A Data Protection Officer (DPO) is someone all businesses in Singapore, no matter how big or small, have to have. Fail to do so, and risk being slapped with hefty fines. That's the way the Singapore government enforces laws around data privacy under the Personal Data Protection Act (PDPA).
All this sounds like extra work for entrepreneurs. At this point if you need to quickly talk to a human about your question on registering this Data Protection Officer, our professional company secretaries will assist you, just drop us a chat. You might have questions on who should be a Data Protection Officer and how you go about appointing one for your company. This article will answer your questions so that your businesses stay compliant, avoid fines, and you save some money.
The Role of the Data Protection Officer
Data protection officer (DPO) ensures your company processes personal data in compliance with the data protection rules. That includes personal data of your staff, customers, providers or any other individuals you deal with.
At the top of the list, these are a few of an officer’s responsibilities:
1. Makes sure that your current practices conform with the PDPA. An officer does this by auditing the storing and usage of data in the company, both on paper (hard copy) or electronically (soft copy).
2. Handles questions and complaints from employees or customers related to data protection in your company.
3. Advocates the importance of data privacy within your company
4. Alerts you and your other management team should they spot any risks
5. Liaises with the Personal Data Protection Commission (PDPC), Singapore's primary data protection authority, and gets updates to any changes on data protection matters and further training.
Types of Complaints your Data Protection Officer would Deal with
As companies are collecting and managing even more data, there will be more reports and complaints on how companies manage it. These complaints are just some of what your officer would face.
1. A competitor reporting on your subpar data protection practices or even a failure to appoint a DPO.
What? Is it that easy for someone to tell if you don’t have a Data Protection Officer?
Yes, it is hardly mission impossible. One only needs to go to ACRA BizFile+ and search for your company name or UEN number without any login needed. This information is publicly available.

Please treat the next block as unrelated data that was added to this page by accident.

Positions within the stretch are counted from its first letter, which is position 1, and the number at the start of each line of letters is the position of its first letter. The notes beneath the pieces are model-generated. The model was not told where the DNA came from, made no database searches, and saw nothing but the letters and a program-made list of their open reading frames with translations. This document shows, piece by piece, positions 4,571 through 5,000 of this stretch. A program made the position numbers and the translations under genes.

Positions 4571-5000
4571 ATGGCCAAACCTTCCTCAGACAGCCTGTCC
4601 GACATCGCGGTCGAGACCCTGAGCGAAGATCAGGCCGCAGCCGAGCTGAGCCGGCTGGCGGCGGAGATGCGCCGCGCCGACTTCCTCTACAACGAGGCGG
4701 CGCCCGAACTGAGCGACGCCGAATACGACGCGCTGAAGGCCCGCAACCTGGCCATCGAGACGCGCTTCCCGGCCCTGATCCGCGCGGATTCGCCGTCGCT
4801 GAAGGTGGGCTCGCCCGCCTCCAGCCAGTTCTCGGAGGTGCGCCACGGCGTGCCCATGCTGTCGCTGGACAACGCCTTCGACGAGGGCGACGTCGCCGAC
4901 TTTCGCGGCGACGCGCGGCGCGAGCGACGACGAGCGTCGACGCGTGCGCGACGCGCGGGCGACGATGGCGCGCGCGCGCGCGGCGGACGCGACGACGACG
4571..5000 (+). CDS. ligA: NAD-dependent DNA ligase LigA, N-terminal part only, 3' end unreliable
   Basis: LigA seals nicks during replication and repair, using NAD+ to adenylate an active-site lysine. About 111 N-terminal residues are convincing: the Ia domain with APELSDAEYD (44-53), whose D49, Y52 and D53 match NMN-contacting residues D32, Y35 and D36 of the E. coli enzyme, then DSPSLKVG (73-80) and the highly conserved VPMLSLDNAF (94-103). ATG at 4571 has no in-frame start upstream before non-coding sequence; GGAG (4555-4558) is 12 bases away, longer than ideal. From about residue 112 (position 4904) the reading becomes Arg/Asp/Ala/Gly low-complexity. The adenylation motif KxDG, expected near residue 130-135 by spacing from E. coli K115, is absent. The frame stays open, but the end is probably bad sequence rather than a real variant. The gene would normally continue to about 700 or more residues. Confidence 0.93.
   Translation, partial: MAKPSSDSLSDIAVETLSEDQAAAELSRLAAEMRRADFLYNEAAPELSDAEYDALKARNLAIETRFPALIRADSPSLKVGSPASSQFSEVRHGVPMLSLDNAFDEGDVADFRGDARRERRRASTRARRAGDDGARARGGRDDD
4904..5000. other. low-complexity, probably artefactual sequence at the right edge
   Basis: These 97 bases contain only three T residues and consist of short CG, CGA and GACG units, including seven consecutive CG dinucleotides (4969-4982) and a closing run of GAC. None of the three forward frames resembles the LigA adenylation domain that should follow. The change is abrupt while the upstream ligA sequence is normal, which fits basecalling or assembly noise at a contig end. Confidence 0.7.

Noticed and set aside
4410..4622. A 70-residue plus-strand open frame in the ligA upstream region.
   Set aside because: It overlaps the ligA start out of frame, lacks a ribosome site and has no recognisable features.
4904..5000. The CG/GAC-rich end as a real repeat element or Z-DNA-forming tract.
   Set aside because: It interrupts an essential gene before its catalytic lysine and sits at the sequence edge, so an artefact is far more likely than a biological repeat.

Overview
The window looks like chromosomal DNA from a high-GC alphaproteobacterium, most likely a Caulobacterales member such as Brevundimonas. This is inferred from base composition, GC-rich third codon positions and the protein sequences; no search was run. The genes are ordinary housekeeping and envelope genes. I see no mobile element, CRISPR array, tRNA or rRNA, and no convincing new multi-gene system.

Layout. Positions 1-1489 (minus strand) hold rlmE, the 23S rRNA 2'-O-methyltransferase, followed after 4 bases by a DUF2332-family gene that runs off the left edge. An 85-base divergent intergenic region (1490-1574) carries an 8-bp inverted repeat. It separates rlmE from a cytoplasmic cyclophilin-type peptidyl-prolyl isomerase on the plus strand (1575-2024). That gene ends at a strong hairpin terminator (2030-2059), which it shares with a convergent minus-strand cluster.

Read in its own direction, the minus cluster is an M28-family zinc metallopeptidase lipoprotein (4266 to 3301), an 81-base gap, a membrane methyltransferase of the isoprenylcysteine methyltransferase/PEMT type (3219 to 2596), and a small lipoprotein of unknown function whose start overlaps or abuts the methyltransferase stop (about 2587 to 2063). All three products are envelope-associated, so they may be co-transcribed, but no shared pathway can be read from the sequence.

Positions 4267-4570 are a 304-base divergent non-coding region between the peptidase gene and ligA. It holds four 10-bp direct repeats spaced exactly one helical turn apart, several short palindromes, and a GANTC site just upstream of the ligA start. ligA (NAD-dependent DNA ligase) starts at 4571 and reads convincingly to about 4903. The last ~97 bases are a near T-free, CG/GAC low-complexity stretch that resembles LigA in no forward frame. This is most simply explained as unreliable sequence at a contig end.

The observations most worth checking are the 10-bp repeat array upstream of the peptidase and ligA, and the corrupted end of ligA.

First, search the ACRA Register for the company name. Try searching for Osome.
You can then find a field titled: Data Protection Officer(s).
Click ‘here’ to get the information on our own Data Protection Officer.
2. Complaints by individuals who are not satisfied with how your business is processing their personal data
Tinky Snaps set up a booth at an event to market their photo booth services. They took photos of their staff working at the company’s booth and uploaded the photos on Facebook. A member of the public saw their photo on the album which has been taken without their permission. They requested for the photo to be taken down.
3. Accidental disclosure of personal data
Vivito Printing has a file on their clients’ account holder’s names, emails, office phone numbers, and office addresses. Being a printing company, they sent the data of their account holders to be printed in letters by mistake. The letters were then mistakenly mailed out to other account holders. Whoops. This could have been avoided if they had better data protection practices.
4. Unauthorized disclosure of personal data due to data breaches
Restaurant Ho-kiddo Ramen’s payroll software application lets employees view their electronic payslips and allows supervisors to confirm attendance of their staff. It also contains the contact number and addresses of their staff. The software was hosted on a server without firewall protection installed, and left the company's systems open to a ransomware attack.
Does My Singapore Company Really Need to Appoint a Data Protection Officer?
Absolutely yes, or expect to pay up. In 2017, a tuition agency Championtutor was fined $5,000 for failing to appoint a data protection officer.